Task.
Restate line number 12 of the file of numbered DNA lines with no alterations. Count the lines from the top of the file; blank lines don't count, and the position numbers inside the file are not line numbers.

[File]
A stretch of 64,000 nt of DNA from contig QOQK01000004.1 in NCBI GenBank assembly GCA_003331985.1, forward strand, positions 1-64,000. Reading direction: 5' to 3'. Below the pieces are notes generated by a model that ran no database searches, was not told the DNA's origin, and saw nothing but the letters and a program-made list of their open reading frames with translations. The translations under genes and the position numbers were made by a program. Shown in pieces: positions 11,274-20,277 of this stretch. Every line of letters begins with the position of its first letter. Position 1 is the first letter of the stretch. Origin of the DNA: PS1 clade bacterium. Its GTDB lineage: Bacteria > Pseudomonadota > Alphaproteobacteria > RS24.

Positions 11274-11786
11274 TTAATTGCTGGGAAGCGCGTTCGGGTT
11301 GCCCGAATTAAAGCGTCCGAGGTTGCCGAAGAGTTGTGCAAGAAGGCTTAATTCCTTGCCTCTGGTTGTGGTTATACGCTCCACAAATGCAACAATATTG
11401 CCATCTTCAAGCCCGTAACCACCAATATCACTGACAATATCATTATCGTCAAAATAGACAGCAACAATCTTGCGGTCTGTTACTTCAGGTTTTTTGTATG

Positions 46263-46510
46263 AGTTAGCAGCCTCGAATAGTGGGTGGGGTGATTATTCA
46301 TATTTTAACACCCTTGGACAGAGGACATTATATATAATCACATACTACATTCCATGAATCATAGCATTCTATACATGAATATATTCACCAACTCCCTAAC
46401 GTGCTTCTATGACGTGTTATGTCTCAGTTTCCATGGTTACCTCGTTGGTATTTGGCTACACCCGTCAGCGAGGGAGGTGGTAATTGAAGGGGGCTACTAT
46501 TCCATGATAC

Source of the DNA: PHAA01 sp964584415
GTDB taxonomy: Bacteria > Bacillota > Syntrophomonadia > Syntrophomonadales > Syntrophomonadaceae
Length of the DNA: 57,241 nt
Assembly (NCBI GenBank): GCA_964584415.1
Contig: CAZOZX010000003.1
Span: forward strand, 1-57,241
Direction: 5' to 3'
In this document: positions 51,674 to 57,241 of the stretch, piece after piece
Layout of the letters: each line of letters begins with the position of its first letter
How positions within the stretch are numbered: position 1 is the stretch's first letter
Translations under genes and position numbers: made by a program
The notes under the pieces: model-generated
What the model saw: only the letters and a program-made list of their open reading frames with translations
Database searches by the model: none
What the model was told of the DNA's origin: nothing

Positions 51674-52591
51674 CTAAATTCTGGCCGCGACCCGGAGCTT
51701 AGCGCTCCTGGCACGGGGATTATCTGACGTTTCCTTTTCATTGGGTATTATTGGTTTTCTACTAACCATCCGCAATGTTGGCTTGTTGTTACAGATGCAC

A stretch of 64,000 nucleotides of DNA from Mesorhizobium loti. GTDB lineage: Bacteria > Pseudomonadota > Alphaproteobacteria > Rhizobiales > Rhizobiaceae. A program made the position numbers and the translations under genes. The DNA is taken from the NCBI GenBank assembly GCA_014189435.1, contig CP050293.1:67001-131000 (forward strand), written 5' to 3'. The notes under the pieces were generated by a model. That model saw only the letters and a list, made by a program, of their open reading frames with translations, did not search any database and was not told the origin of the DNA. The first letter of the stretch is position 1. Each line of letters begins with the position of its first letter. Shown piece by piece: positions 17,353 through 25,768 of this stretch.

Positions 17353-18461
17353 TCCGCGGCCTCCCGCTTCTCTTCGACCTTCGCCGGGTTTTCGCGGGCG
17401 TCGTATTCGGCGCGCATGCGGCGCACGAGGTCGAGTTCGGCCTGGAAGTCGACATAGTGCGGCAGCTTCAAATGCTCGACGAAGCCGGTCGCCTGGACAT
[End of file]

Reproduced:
GTDB taxonomy: Bacteria > Bacillota > Syntrophomonadia > Syntrophomonadales > Syntrophomonadaceae